Buying food you love on sale and storing it for when you want it is a great way to build your pantry and save money.
This post was originally published on August 13, 2013.
I love a stocked pantry. I really do. It may be that my dad — and my gramma before him — loved to stock their cupboards with groceries. Food is a comfort for our family. Having choices, having reserves, well that goes along with the comfort factor.
I’m quite content when my cupboards are full of yummy, healthy options to feed my family. Yet, I want to build that pantry in a budget-friendly manner. If I can stretch our dollar, we get the best of both worlds: full bellies and a balanced budget.
Here are some quick tips on how to stock your pantry on a budget.
1. Know your likes and dislikes.
Be honest with yourself about what you really like. Don’t stock up on things that your family would really rather not eat. I’m not talking about “it’s not my favorite”. I’m talking about “we really can’t stand this”.
Lentils is one of those things for our family. Gasp. I know. I’ve tried. But, the texture is just a little too, I dunno, gritty for our tastes. So, I know not to buy them. Black beans on the other hand fly off the shelf. So, I know to stock up on those when I see a good sale.
Stocking our pantry with food we like at a great price saves us money.
2. Look at expiration dates.
While “best by” dates are a little ambiguous, it makes no sense to stock up on foods that will “expire” in a few weeks. Check near the back of the grocery shelves. You may find the exact same thing with a later date. If you find a great sale, buy extras, but make sure their dates are far enough out there to give you time to enjoy it. And be sure to rotate your stock as you use it.
Stocking our pantry with food that will stay fresh until we use it up saves us money.
3. Watch the sales and store markdowns.
So, I might not have “needed” ten packs of pepperoni last week. But, at $2 a package, it was a steal. That’s about half the regular price. I bought ten, stretching my money twice as far. They store well in the freezer, so I’ve got ten weeks of pizza night taken care of.
Likewise, I found canned organic pumpkin awhile back for only 50 cents a can, about 1/4 of the regular price. Since the “best by” dates were several years away, I bought a lot. It wasn’t hard to store them and I got a lot of pumpkin for my pennies.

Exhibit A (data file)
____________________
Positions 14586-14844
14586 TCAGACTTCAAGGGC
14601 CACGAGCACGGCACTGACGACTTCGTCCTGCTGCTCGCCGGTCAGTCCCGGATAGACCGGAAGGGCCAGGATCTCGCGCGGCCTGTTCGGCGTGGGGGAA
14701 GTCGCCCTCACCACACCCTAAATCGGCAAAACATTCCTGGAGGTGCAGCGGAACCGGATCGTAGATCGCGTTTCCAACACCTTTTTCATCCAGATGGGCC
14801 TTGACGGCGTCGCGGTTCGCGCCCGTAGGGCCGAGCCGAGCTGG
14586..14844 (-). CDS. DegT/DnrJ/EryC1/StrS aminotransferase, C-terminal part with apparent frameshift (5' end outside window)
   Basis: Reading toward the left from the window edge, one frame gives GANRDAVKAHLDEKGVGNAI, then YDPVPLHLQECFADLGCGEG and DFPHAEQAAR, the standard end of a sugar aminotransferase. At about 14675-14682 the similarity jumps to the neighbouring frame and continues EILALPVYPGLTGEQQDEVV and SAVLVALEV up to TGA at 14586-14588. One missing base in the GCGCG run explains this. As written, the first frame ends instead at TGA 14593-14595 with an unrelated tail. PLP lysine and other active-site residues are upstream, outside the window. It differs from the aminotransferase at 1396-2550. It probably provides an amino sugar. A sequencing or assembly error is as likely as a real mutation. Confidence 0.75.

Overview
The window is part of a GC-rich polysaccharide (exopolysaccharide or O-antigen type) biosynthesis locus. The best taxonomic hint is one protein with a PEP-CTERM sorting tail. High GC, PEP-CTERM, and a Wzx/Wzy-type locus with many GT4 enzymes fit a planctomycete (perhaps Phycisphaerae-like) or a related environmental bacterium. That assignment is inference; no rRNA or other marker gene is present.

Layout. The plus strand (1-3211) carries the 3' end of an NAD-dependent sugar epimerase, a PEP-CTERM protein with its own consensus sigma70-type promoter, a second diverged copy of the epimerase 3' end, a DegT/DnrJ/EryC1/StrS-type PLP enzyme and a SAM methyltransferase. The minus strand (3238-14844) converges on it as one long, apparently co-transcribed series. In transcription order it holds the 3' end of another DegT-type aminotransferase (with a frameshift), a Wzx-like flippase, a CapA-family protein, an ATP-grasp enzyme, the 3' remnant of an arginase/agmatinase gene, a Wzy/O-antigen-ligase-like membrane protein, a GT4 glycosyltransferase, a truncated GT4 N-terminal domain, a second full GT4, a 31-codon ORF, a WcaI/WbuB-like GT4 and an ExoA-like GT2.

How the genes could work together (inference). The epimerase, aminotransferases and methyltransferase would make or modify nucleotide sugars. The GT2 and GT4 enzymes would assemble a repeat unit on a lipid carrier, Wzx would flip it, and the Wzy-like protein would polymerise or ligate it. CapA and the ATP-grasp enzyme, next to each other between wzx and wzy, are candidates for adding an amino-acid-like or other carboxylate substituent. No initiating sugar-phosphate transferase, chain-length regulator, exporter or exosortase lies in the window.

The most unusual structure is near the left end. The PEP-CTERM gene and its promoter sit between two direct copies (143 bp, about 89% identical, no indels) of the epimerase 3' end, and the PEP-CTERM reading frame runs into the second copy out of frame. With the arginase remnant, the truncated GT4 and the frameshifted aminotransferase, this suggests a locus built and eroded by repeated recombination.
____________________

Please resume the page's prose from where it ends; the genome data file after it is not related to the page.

Watch the sales and store markdowns for things that you know you will use (before the expiration date, of course), and stock up — budget and storage space permitting.
Stocking our pantry with favorite items on sale saves us money.
4. Clip coupons.
Once upon a time, coupons were my life. My heart would race a little faster when the new printable coupons were released or when I saw the Sunday paper, rife with glossy ads. While my obsession has calmed down a bit, I’ve not kissed the coupon goodbye completely.
What I’ve discovered is that store coupons, loaded to my card, are pretty easy to use — same goes for the coupons that Ralphs sends me every couple weeks. (It’s a pretty smart strategy of theirs, since it’s one of my favorite stores.) Whether you clip all your coupons, browse the digital coupons, or simply keep an eye open for FREE product deals from brands, coupons can help you stretch your budget.
Taking advantage of store or manufacturer coupons, especially when coupled with a sale, can save us money.
5. Buy in bulk.
Not all bulk purchases are a great deal, but they often are. The unit price of spices, rice, beans, or oats often goes down as the package size goes up. If you know it’s something you like (see point #1), that it’s not going to go bad before you buy it (#2), that it’s a good deal (#3), well, then go for it. Stock up!
(Just be sure to store it appropriately so that it doesn’t go stale or get infested by bugs or rodents.)
If you don’t have the space, consider splitting your purchase with friends — then more than one of you can benefit from the bulk pricing.
Stocking our pantry with bulk items saves us money.